A fiduciary relationship in which one party, known as a grantor, gives another party, the trustee, the right to hold title to property or assets for the benefit of a third party, the beneficiary.
Living Trusts may be created during lifetime, while a trust that arises upon the death of the grantor is known as a testamentary trust. A testamentary trust is also known as a will trust, because the trust language is contained within a will.
A revocable trust can be altered by the grantor. During the life of the trust, the principal and income are available to the grantor; only after death does the trust property transfer to the beneficiaries. An irrevocable trust cannot be modified by the grantor without permission of the beneficiary. The grantor, having transferred assets into the trust, effectively removes all of his rights of ownership to the assets and the trust.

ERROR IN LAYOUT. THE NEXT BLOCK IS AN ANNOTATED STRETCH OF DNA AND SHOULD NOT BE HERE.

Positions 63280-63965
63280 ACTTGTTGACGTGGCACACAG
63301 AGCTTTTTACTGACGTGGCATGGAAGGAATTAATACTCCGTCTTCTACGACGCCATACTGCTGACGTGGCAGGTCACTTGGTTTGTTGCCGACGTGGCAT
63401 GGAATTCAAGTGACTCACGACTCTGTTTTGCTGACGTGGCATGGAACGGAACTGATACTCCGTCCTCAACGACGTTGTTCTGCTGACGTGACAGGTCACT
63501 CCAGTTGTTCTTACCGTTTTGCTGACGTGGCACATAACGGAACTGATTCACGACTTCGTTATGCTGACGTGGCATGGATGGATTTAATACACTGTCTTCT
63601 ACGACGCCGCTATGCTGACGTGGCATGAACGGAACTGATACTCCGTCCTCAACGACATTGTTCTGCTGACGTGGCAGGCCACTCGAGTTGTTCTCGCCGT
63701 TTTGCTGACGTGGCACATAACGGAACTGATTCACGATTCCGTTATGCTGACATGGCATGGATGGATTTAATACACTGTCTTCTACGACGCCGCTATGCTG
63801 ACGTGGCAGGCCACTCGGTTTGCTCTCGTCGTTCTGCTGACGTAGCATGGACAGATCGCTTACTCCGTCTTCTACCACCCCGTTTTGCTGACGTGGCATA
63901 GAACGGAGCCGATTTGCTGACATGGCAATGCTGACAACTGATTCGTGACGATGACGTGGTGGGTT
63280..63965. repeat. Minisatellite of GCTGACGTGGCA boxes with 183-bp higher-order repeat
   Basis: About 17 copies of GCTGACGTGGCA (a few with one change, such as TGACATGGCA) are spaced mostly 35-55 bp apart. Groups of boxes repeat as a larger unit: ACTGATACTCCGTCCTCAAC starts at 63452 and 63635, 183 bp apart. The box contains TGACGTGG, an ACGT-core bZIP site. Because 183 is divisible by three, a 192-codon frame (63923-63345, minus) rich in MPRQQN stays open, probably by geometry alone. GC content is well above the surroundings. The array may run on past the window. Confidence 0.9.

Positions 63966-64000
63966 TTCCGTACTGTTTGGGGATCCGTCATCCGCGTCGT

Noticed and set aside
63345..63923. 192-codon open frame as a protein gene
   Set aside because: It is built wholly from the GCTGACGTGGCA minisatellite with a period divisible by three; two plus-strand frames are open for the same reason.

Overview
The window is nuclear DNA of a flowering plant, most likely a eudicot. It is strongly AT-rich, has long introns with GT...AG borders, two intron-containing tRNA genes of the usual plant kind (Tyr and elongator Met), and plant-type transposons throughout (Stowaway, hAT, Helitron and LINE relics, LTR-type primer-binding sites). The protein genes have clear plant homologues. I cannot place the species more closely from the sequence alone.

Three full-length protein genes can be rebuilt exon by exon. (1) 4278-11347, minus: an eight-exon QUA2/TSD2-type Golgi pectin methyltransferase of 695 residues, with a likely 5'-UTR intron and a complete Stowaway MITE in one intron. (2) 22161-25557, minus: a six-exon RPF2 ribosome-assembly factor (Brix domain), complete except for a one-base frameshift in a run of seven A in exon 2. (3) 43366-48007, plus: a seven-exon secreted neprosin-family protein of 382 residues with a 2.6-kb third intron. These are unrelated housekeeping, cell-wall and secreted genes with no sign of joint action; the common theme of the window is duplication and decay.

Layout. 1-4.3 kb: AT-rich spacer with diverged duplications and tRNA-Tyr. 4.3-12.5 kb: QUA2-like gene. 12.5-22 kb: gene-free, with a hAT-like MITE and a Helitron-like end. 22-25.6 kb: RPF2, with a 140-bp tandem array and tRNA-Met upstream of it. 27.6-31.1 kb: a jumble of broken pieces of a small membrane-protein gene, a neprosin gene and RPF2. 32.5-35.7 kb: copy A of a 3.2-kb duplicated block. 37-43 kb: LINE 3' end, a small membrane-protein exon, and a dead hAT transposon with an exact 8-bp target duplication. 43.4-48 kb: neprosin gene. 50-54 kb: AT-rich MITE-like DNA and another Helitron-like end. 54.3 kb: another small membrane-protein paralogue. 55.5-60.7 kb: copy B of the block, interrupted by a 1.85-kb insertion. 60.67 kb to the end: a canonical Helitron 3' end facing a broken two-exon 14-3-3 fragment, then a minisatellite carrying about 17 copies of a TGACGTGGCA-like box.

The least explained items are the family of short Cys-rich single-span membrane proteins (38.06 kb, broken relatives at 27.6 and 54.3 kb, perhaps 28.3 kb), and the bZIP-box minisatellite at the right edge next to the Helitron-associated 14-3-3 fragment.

Trusts are a useful tool that can a large impact upon the financial well beign of grantors and beneficiaries. However, they are complex, and can cause undue complexity. The design of trusts should be done only with the advice of a competent estate planning attorney.